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Bahamas

General Information

Languages : English (official), Creole
Currency : Bahamian dollar (BSD)
Time Zone : EST
Capital City : Nassau
Population : 0.3 Million
Government : Constitutional Parliamentary Democracy
Total Area : 5,382 mi²
Climate : Tropical marine; moderated by warm waters of Gulf Stream
National Holidays: Independence Day, 10 July
Additional Info: Bahamian culture is a hybrid of African and European influences.  Regattas are important social events in many family island settlements. They usually feature one or more days of sailing by old-fashioned work boats, as well as an onshore festival.

Destination Activities

Activity Details

Scuba Diving

Note - the Bahamas now requires all US visitors arriving by air to have a current passport - a driving license is no longer sufficient to travel here. Visitors arriving by sea will soon also require a passport - check before traveling.

A popular way to scuba dive in the Bahamas is to join a boat cruise that takes you from island to island. They will plan the route based on best weather and diving conditions and by talking with other dive operators in the area to see where most unique blends of fish have been discovered. Some of them will try to include a shark feed dive in their itinerary, if weather conditions allow, which is a unique opportunity for many divers since the state of Florida banned shark feeding trips that catered to snorkelers and scuba divers in 2001. This writer went with Blackbeard Cruises on a live aboard week long trip in May of 2007. The conditions did not allow for a shark dive (after a near miss of a Tropical storm in the area) but many of the divers spotted nurse and reef sharks while diving or snorkeling. The tour itself was great for adventurous folk who don't mind roughing it a bit as far as sleeping conditions and hygiene are concerned (fresh water showers are limited) but the onboard chef cooks up a delight which is most appreciated after 203 dives per day and one night dive option in the evening.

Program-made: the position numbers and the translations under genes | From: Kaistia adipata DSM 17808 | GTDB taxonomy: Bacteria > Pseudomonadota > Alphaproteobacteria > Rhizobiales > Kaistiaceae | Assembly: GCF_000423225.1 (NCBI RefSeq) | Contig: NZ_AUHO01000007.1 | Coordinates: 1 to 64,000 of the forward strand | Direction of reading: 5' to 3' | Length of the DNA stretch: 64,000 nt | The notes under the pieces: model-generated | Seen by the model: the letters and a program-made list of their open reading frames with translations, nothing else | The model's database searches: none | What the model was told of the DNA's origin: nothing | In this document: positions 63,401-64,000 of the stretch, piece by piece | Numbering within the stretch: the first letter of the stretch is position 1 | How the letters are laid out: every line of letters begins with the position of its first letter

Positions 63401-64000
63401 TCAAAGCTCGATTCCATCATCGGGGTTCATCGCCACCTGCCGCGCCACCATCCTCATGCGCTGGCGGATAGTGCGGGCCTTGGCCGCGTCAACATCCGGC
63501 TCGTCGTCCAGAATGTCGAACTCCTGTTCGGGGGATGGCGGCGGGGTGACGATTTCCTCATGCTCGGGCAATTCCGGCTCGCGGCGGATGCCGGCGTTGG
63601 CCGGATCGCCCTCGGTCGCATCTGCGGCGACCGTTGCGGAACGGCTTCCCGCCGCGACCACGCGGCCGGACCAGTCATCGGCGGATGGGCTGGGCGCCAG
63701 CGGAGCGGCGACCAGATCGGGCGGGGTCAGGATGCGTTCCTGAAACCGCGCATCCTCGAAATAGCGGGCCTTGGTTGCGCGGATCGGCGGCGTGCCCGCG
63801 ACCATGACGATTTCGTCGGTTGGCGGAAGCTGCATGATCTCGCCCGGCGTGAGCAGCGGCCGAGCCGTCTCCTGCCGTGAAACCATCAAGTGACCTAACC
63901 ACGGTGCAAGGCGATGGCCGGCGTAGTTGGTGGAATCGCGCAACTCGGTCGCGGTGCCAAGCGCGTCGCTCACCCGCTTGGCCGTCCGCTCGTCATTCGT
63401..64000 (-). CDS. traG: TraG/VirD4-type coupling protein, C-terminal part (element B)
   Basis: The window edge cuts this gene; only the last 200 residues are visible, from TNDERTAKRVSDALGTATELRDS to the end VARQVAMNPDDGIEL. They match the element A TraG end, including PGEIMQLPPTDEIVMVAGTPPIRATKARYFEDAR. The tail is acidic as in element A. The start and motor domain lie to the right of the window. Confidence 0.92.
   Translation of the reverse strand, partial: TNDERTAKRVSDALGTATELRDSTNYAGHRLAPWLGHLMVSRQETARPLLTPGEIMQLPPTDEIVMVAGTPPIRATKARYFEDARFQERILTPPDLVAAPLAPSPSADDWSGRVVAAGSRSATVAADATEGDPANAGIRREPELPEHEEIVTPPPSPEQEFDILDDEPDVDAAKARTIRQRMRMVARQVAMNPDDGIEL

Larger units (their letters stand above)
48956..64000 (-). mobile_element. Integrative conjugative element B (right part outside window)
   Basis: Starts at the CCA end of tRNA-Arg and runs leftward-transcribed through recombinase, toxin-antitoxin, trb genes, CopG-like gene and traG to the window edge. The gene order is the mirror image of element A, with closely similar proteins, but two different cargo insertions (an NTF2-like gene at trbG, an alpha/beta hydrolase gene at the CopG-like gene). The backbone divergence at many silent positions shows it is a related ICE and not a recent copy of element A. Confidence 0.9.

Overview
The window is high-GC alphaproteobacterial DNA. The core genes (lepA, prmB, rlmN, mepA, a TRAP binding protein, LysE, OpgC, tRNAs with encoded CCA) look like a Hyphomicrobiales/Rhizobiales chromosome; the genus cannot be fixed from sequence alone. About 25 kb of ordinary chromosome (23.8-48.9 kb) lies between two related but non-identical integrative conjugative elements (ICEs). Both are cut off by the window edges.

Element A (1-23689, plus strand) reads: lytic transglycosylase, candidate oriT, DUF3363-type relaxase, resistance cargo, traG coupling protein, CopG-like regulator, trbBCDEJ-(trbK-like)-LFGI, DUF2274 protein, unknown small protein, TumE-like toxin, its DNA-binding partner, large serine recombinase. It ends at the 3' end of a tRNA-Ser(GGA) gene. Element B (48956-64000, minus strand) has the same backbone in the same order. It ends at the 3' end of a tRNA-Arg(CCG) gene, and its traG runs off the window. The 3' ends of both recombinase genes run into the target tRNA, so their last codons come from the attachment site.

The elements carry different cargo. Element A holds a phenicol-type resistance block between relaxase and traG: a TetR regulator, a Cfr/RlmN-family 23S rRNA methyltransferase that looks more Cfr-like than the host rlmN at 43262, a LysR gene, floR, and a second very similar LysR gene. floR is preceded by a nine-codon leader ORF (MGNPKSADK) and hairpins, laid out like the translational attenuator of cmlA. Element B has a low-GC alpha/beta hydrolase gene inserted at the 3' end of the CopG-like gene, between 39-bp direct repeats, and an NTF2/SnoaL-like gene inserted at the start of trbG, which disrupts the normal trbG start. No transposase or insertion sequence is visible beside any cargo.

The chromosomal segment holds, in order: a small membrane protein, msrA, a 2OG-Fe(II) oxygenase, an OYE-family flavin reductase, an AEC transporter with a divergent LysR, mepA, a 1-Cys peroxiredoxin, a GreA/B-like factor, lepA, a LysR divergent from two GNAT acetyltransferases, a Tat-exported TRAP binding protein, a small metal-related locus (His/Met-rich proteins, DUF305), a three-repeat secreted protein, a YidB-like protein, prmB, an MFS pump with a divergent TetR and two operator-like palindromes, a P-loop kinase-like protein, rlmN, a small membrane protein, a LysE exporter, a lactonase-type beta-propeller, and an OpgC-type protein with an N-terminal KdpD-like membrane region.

Dives include reef, wreck, shark, drift and night dives. This is a fish lover's dream and all those books you have getting dusty on your book shelf about recognizing reef fish can now come into play. It seemed like thousands of species of fishes were available to the keen spotter. Some divers on our trip came across a lion fish, one that had escaped from an aquarium and is now disrupting the ecosystem in the Bahamas, as it is not indigenous to the area. Rays and sharks lurk around every corner. The reefs themselves are amazing, some having amazing 20ft high walls and caves to explore. Most of the trips explore either the Bimini chain, Freeport area or the Berry Islands of the Bahamas.



Fishing

It's not a secret that the Bahamas has some of the best sports fishing you'll find anywhere in the world. The waters that surround Bahamas' 700 islands are teeming with the most prized game fish. Anglers from all over America come here to hunt down kingfish, wahoo, dolphinfish, among others. Some of the most popular spots to fish are detailed below: